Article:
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Nelson Mandela Dies

Cataracts

In 1994, the year he became president, Mandela underwent an operation to remove a cataract. Cataracts are the clouding of the normally clear lens portion of the eye.

Mandela and other political prisoners on Robben Island were forced to break limestone rocks in a quarry without protective eyewear. On their release, an ophthalmologist examined the prisoners and found that many had cataracts due to damage caused by light and lime dust.

Mandela’s tear glands were burned by the alkaline nature of the limestone, which left his eyes dry and prone to irritation. This made the removal of his cataract more difficult.

Prostate Problems

In 1985, while in prison, Mandela underwent surgery for an enlarged prostate gland. He also had some tumors removed, which proved benign.

But in 2001 routine checks of his health led to a decision to biopsy the prostate gland, which revealed the presence of a microscopic cancer within the prostate.

He didn’t undergo surgery or require chemotherapy, but he did successfully undergo a 7-week course of radiation.

More Recent Health Scares

In January 2011, aged 92, he spent two nights in a hospital in Johannesburg being treated for what was later revealed to be an acute respiratory infection. Before this information became known, the gap was filled with claims that he was in a coma or had a collapsed lung.

Just over a year later, at the end of February 2012, Mandela was again admitted to the hospital. This was a planned admission for an exploratory laparoscopy (in which a tiny camera is inserted into the abdomen) to try to determine the cause of a "longstanding abdominal complaint."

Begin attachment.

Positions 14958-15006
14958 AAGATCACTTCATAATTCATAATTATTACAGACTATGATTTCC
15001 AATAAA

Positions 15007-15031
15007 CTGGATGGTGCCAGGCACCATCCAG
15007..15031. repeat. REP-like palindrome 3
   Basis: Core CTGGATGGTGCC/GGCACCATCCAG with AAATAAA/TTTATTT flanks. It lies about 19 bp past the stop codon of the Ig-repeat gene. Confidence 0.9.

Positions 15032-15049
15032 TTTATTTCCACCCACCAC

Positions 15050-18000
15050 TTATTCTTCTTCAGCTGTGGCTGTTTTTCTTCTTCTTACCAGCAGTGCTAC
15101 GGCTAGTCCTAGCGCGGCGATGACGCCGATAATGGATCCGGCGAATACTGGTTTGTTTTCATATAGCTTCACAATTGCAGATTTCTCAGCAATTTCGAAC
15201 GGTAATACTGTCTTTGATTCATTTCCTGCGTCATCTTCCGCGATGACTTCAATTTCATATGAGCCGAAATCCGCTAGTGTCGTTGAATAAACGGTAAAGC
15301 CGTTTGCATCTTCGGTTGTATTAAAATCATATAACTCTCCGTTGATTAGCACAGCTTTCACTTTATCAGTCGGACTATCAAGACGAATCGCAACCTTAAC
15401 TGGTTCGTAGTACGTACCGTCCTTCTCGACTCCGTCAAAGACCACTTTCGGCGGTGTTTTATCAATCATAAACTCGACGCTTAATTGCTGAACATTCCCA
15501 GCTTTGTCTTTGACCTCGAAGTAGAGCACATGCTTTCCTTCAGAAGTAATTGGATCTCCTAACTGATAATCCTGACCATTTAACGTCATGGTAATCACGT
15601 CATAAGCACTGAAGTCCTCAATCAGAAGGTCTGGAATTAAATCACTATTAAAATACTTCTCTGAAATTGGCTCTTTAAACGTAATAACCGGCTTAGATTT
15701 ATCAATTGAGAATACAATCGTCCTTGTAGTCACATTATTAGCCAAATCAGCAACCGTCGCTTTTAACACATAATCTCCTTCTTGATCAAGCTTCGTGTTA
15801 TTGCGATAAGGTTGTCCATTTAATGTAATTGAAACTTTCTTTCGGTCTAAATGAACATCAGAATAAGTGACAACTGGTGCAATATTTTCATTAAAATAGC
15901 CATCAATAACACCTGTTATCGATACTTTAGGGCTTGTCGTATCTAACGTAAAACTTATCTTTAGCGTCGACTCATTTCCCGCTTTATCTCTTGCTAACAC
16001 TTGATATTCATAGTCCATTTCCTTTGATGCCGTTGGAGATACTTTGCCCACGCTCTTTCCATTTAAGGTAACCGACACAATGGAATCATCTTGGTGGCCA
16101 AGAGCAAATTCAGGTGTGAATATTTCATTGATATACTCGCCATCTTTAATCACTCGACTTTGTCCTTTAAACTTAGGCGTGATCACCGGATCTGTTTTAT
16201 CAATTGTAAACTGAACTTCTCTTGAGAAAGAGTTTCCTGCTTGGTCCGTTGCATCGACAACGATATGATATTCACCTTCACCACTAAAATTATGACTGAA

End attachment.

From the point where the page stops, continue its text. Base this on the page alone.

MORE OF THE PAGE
This time there were frequent news updates about Mandela during his overnight stay. He was sent home after the doctors concluded "the diagnostic procedure he underwent did not indicate anything seriously wrong with him."

In December 2012 he again spent time in the hospital. Tests revealed a recurrence of a previous lung infection and the presence of gallstones. These are small stones, usually made of cholesterol, that form in the gallbladder. Mandela underwent a successful operation to have the gallstones removed. After more than 2 weeks he returned to his home in Johannesburg.

In late March/early April this year, the increasingly frail Mandela was back in the hospital for 10 days. He was diagnosed with pneumonia, an infection in the lungs, which can make it difficult for oxygen to reach the blood.

He was again admitted to the hospital in the early hours of June 8 when his condition was initially described, for the first time, as serious but stable. He was treated for a lung infection and left the hospital after 3 months.

From September until his death, he received medical treatment at home.

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